Fighting Poverty with Passion
Tis’ the season to get out and vote! The month of November brings us joyous occasions, Thanksgiving, fall weather, sweaters, the countdown to winter holidays, and of course VOTING. If you live in a neighborhood where you want to see change, one of the most important things you can do to advocate for yourself and others is to exercise your right to vote. Here at the Broadmoor Improvement Association we are hard at work spreading the word about the renewal for our neighborhood’s annual $100 parcel fee on this year’s ballot. This vote takes place on November 21st and every resident (buyers and renters) in the Broadmoor neighborhood is able to vote yes or no on the renewal of the parcel fee, which will serve us for the next 5 years.
So what exactly is an Improvement District you ask? Well the concept is exactly what it sounds like, it is intended to improve the neighborhood in which it exists. The City of New Orleans collects the annual fee from property taxes, and after taking out a one percent collection fee, delegates the money to the Broadmoor Improvement Association’s budget. After the money is collected, the board members, along with neighborhood input decides how the funds will be spent. This tax is designed to implement community development initiatives such as the development of our community anchor institutions: the local library and community center, neighborhood elementary school, an Arts & Wellness center, and a health clinic among other things. Of course all of this planning, networking, capacity building, and decision making cannot be done without a dedicated staff, who part of the parcel fee helps to support.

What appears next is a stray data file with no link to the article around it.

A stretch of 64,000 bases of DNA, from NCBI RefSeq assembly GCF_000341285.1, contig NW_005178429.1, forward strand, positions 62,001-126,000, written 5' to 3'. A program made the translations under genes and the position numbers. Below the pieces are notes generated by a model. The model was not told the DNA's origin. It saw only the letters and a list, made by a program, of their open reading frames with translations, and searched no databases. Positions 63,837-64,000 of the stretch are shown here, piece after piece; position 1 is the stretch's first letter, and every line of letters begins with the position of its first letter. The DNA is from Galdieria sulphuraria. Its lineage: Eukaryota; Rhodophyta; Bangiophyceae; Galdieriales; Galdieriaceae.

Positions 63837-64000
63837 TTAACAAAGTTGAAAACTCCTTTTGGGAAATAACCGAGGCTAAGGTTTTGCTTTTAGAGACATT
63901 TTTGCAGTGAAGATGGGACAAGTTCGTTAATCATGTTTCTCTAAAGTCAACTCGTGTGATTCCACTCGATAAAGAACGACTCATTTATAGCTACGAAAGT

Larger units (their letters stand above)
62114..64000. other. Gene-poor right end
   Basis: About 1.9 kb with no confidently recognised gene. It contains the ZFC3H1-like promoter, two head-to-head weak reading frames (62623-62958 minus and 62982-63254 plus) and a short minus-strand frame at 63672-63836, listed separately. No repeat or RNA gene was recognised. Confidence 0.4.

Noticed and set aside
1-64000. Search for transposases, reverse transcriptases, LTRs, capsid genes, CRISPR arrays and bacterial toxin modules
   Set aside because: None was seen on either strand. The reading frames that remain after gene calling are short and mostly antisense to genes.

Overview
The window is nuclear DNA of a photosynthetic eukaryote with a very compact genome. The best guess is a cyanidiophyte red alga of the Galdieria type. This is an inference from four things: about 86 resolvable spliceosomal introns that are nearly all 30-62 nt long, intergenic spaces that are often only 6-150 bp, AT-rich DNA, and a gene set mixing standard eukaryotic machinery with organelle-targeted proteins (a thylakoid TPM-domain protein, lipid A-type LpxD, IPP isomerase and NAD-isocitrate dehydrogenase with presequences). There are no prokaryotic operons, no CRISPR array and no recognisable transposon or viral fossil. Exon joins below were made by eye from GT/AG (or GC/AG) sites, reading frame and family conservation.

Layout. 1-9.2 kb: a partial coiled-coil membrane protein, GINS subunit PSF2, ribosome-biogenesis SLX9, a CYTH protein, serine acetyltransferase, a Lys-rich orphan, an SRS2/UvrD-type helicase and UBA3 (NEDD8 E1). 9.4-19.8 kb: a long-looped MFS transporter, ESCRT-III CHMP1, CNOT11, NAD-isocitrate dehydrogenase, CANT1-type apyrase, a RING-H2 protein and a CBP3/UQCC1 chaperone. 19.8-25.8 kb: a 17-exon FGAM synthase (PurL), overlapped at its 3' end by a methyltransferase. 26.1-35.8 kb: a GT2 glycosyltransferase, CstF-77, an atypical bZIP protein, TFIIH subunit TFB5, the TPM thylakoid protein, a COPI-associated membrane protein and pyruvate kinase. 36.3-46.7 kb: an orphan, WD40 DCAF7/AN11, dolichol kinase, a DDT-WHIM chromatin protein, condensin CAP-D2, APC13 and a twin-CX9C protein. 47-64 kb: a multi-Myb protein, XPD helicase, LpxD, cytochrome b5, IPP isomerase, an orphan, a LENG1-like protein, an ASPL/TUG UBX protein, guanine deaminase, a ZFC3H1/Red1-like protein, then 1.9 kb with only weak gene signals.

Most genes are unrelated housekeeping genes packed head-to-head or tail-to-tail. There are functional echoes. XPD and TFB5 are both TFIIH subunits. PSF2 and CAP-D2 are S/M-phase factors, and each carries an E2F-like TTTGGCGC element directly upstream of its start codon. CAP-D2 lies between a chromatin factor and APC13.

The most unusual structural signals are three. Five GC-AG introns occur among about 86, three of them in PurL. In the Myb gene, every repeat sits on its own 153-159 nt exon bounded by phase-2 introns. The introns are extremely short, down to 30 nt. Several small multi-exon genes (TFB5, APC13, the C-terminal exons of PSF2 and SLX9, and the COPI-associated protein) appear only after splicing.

Compared to a security district, which can cost upwards of $300 to $600 per parcel per year, an improvement district approaches community issues through a more holistic approach. An improvement district creates opportunity to solve problems at their roots whereas a security district increases security patrols as their only solution to improving the quality of life in a given neighborhood. It’s interesting to think about approaching issues like crime in terms of less policing and more effective teaching, more long term investments in social services than having our police be the social worker. We are the first neighborhood improvement district in New Orleans but hopefully will not be the last. The fact that such a strong, involved, and caring community can galvanize around a tax that improves their community through educational, recreational, health & wellness programming rather than policing it is something to be observed and replicated.